On June 4, 2010 the Shasta County Board of Supervisors and about 85 members of the public were snubbed by the Shasta Trinity National Forest when the agency failed to show up to hearing on the county’s appeal of the Forest’s TMR Record of Decision.
The day before the meeting, the local paper ran a story about how the Forest had decided NOT to attend the meeting. However, the story did not highlight the fact that the date of June 4 for a public meeting had been previously agreed to by the Forest.
Record Searchlight June 3 Article
The General, on behalf of BRC, attended that meeting and testified that - at the end-of-the-day – the county government is the public’s last recourse (outside of lawsuits) to challenge arbitrary federal land closures.
I think the Record Searchlight’s June 6, 2010 Editorial captured the extreme frustration unanimously articulated by the Board of Supervisors and the public while challenging all parties to find some common ground. As some of you know, BRC and BRC Legal also filed appeals and during our recent informal disposition meeting, The General also expressed his deep frustration with the Forest's abysmal history of ad hoc non-management of OHV recreation.
June 6 Record Searchlight Editorial on Forest Fight
As the editorial correctly notes, the BOS is dangerously close to taking the rather precedence setting step of casting a formal vote of no confidence in Forest leadership and request that leadership be replaced. The Recreation HQ believes the only way for the Forest to salvage any remnants of credibility is for the agency to meet with the public and agree to phase in the Record of Decision as new trail projects are completed or better yet, have the Appeal Reviewing Officer recommend the ROD be withdrawn and the Forest restart a legitimate TMR planning process that is not frontloaded to enact a landscape level closure.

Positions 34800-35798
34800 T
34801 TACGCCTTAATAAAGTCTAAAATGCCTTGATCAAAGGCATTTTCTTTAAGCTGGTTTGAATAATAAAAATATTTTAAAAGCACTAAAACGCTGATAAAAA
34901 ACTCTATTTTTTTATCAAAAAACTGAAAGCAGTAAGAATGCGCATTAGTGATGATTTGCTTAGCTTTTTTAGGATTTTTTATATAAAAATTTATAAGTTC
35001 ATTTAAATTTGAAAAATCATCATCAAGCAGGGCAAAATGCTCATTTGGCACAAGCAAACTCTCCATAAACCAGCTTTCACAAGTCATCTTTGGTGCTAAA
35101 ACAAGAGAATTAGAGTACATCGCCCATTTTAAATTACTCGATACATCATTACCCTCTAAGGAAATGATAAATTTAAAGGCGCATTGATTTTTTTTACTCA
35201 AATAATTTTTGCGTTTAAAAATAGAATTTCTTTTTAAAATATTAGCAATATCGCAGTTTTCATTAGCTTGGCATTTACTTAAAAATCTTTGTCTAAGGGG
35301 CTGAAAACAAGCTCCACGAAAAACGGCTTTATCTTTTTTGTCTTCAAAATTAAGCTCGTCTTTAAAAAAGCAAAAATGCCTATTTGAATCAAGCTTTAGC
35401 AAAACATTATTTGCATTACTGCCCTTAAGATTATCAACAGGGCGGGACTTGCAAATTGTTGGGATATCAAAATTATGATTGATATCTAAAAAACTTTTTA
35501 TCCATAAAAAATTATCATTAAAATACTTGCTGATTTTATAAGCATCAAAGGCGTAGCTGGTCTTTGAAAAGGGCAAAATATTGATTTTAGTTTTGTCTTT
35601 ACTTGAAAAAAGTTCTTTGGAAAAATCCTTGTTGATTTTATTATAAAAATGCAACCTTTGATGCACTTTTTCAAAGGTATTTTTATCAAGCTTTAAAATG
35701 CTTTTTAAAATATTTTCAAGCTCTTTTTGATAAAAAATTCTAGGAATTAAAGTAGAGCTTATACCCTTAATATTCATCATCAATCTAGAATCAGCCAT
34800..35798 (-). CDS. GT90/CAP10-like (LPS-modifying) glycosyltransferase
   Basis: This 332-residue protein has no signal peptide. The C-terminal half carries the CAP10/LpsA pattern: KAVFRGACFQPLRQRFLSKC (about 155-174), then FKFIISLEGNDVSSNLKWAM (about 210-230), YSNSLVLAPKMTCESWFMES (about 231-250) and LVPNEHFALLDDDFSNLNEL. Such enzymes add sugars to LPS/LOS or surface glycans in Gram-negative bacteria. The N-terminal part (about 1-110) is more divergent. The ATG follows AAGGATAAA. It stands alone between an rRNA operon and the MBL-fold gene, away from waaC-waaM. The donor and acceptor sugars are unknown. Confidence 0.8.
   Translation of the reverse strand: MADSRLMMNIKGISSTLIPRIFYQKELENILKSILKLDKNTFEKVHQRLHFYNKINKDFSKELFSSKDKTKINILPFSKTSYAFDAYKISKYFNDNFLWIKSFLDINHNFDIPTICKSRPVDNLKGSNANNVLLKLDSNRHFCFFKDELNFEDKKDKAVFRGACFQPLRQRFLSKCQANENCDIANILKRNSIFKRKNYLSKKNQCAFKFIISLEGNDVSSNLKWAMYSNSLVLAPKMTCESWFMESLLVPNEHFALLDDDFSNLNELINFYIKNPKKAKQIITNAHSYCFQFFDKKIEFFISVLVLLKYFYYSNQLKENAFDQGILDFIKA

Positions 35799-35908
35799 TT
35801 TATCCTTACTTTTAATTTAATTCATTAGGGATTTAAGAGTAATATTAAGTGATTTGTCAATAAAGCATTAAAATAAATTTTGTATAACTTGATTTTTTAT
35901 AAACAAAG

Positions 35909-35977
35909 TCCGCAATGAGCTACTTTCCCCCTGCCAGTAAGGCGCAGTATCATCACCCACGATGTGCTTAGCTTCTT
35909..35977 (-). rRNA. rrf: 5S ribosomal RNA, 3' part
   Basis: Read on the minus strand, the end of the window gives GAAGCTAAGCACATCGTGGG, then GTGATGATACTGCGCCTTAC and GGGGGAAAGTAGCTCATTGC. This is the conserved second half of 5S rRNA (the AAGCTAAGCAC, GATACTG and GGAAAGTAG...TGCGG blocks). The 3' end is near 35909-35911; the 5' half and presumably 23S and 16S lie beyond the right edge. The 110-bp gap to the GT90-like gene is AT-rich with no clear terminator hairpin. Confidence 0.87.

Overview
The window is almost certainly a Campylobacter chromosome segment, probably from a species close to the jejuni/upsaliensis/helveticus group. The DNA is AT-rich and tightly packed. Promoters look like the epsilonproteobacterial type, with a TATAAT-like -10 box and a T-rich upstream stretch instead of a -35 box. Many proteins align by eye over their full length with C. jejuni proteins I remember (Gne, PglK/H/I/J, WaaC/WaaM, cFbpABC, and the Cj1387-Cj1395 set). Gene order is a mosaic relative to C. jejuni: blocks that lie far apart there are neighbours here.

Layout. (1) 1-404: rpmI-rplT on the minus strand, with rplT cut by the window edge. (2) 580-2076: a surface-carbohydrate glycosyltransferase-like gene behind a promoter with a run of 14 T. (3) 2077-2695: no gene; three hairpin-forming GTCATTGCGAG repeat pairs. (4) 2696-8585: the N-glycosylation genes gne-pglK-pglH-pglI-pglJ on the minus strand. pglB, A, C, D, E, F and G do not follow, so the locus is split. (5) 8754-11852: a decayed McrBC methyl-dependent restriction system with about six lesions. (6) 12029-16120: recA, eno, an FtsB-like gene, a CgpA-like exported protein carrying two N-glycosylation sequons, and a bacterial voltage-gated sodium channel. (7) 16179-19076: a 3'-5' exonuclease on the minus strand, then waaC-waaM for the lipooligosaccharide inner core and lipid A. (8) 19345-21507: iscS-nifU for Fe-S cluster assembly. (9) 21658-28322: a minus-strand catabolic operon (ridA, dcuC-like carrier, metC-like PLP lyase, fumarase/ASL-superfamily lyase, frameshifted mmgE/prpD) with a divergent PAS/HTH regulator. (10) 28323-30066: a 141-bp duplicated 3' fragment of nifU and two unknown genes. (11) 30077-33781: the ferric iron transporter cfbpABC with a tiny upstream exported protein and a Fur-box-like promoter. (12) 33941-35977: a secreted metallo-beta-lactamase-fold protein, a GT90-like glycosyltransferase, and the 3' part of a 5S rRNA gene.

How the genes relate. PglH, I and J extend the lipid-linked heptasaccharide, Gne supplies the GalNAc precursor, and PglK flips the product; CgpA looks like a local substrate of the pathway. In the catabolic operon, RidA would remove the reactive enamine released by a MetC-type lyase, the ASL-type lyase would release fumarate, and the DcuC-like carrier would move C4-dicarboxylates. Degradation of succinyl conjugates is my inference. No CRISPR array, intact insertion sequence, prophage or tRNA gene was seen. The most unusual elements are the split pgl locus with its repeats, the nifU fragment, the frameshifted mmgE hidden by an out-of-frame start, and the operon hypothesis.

Sylvia Milligan, chief honcho of the Recreation Outdoor Coalition, stated in her testimony that the Forest Supervisor said in a public forum that she wanted HER Forest to be a Quiet Forest. If that is in fact the current operational paradigm then Houston (or in this case the Forest Service) we have a problem. Groups like BRC, RDR, ROC, and the BOS have proven willing to work in partnership with land management agencies, but that is hard to do if all you get when you extend that hand of fellowship is a poke in the eye.
The ball is in the agency’s court. Does the Forest Service really desire to pick a fight and enter into an OHV version of the Cold War with people it is supposed to serve? Or, will it push the reset button? Having this battle of wills continue is not healthy for the community or the agency. *